Warby Parker co-founder Neil Blumenthal on giving customers everything they didn’t know they need
In this episode of the Tony Robbins Podcast, we are bringing you back to Business Mastery, where Tony recently led a panel discussion with the business leaders behind some of today’s fastest growing companies. And this time, you’re going to hear from one of the founders of a company that changed the eyewear business forever.
If you have ever worn eyeglasses, then you know that the traditional process is expensive and inconvenient. On average, a pair of glasses costs nearly $300. And the trips you have to make to the retailer to sift through the pairs, try them on, and order your final choice can really stack up. It’s a real pain point for a lot of people. But that is exactly why four friends at Wharton Business School decided to start a business that did something about it.
Neil Blumenthal, Dave Gilboa, Andy Hunt and Jeff Raider launched Warby Parker in 2010. The premise was simple – offer customers high-quality eyewear at affordable prices, and establish a convenient, direct-to-consumer model so that customers could get eyeglasses anytime and anywhere. But what made this company so special was how focused they were on perfecting the customer experience and the massive amounts of research and experimentation they did to find that sweet spot.
In this episode, you are going to hear from Neil Blumenthal on the vision behind Warby Parker, why it was so critical for them to optimize every single dollar they put into the company, and the tools and strategies that helped them build Warby Parker into a billion dollar business.
[1:05] Ana introduces the episode
[2:45] Tony welcomes Neil
[3:00] How Warby Parker was started
[4:00] “At some point someone will start selling glasses online”
[4:30] Glasses have the power to transform someone’s life
[5:00] The disconnect between the production cost and the retail cost of eyewear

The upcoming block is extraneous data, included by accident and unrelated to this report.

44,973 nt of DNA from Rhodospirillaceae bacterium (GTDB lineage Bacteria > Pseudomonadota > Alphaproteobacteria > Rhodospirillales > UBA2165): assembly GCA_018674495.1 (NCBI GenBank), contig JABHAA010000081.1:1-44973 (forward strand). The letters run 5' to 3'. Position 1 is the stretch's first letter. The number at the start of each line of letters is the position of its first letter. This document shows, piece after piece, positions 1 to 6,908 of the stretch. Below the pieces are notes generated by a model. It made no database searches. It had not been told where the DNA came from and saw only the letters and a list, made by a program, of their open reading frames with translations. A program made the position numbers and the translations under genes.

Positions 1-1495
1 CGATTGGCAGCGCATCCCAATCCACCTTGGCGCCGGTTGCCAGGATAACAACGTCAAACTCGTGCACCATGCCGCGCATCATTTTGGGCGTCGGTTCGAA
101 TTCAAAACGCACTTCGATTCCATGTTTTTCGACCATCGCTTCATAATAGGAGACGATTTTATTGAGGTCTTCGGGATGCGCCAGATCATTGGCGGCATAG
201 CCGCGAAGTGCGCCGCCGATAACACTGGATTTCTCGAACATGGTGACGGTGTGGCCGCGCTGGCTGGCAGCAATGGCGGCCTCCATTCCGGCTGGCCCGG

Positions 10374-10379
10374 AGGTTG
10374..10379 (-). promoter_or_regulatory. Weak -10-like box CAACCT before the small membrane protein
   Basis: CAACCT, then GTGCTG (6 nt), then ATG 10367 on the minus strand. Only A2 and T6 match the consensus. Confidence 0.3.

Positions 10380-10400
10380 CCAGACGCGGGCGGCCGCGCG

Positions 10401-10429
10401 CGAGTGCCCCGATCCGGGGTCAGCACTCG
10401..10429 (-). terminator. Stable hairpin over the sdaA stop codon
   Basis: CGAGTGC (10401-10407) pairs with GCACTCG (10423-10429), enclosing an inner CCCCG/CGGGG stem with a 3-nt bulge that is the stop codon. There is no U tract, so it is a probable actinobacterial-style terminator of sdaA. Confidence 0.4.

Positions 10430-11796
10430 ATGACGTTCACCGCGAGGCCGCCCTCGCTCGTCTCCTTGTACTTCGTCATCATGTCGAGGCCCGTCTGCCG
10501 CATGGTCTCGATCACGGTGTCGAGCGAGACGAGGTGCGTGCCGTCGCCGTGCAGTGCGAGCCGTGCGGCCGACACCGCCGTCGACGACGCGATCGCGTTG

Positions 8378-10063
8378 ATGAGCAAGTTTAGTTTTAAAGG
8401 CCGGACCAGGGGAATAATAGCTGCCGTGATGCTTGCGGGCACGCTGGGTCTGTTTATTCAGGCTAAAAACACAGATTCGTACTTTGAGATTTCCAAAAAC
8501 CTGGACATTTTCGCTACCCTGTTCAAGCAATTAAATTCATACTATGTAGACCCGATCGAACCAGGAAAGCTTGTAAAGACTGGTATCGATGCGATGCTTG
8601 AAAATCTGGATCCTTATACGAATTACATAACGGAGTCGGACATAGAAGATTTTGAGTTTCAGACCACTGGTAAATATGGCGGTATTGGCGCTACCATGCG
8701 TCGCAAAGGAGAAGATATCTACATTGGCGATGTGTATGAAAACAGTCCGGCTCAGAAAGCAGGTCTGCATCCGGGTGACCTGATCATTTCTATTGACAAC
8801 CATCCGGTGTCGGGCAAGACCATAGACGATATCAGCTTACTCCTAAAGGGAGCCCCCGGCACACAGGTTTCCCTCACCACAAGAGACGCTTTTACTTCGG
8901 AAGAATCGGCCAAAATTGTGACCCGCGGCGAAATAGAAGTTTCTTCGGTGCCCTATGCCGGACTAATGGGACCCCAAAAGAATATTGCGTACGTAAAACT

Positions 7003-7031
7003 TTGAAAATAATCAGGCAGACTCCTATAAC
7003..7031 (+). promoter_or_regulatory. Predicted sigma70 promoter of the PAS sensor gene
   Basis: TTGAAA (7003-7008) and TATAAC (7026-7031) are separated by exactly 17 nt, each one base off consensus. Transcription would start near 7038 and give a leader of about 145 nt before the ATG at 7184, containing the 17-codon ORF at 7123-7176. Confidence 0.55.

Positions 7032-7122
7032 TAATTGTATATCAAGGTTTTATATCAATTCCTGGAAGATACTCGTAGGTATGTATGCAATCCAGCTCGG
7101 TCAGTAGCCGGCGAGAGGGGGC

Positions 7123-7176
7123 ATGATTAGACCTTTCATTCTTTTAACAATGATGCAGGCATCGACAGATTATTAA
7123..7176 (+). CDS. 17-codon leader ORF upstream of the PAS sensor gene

[5:25] A gut feeling that this was the right decision
[6:30] The promises the co-founders made to each other
[6:55] 9 years since inception, 7 years since origination
[7:10] Following up the promise with action
[7:40] Resolving conflict before it even starts
[8:30] These early practices set the stage for the core values of Warby Parker
[8:55] Bootstrapping the business
[9:20] Mentally grasping that they have a billion dollar business
[10:00] Being very careful with cash
[10:30] How do you build a minimally viable product?
[11:05] Investing in a website, in pr and in the product
[11:30] One shot to launch the brand
[11:45] Finding what they could do themselves
[12:15] Conducting in-person user testing to help define your scope
[13:00] Finding their irresistible offer
[13:30] Solving a real pain point in people’s lives
[14:00] Disrupting the eyeglasses industry by cutting out the middle-man
[14:20] The David vs. Goliath dynamic of Warby Parker’s story
[15:20] Creating a better customer experience
[16:00] How they decided to send customers test frames to try on
[17:20] How the home try-on system reduced return rates
[18:00] “The Netflix of eyewear”
[18:30] Giving back to those in need
[19:00] Creating a company they were excited to work for everyday
[20:00] The surprising reason people really buy glasses – fashion and design
[21:00] People tend to buy a new pair of glasses every 2 years
[21:30] Building a stable business that is also adaptable
[22:00] Going through the first round of financing
[23:00] Establishing your “non-negotiables”
[23:20] Establishing your terms
[23:45] Finding early-stage investors first before bringing in the big fish
[24:30] Discovering and building upon the current consumer trend
[27:50] A brand architecture is your reason for being
[28:15] Why they named the company “Warby Parker”
[28:50] The brand is not just the product, it’s the moment someone hears the name “Warby Parker”
[29:10] Extending the customer experience to every single aspect of the company
[30:10] The importance of finding out what the customer really wants
[30:25] Consumer demand drove some key business decisions
[31:30] Utilizing their apartment as their first office space / retail
[32:30] Vulnerability is key to building relationships with your customers
[33:00] The first “office” in Union Square, NYC
[33:20] Continually experimenting to find the optimal customer experience
[34:00] A culture of learning and testing at the core of building Warby Parker
[35:00] The unintentional benefit of collecting sales data in each city
Making your customers happy – It’s not about giving customers what they need anymore, it’s about giving them what they want.
How to create your brand identity – Understanding what your company is and what it offers the customer is one of the most important first steps you can take as a business owner.
What disruption really means – Learn everything you wanted to know about disruption, but were too afraid to ask, distilled down to the fundamentals.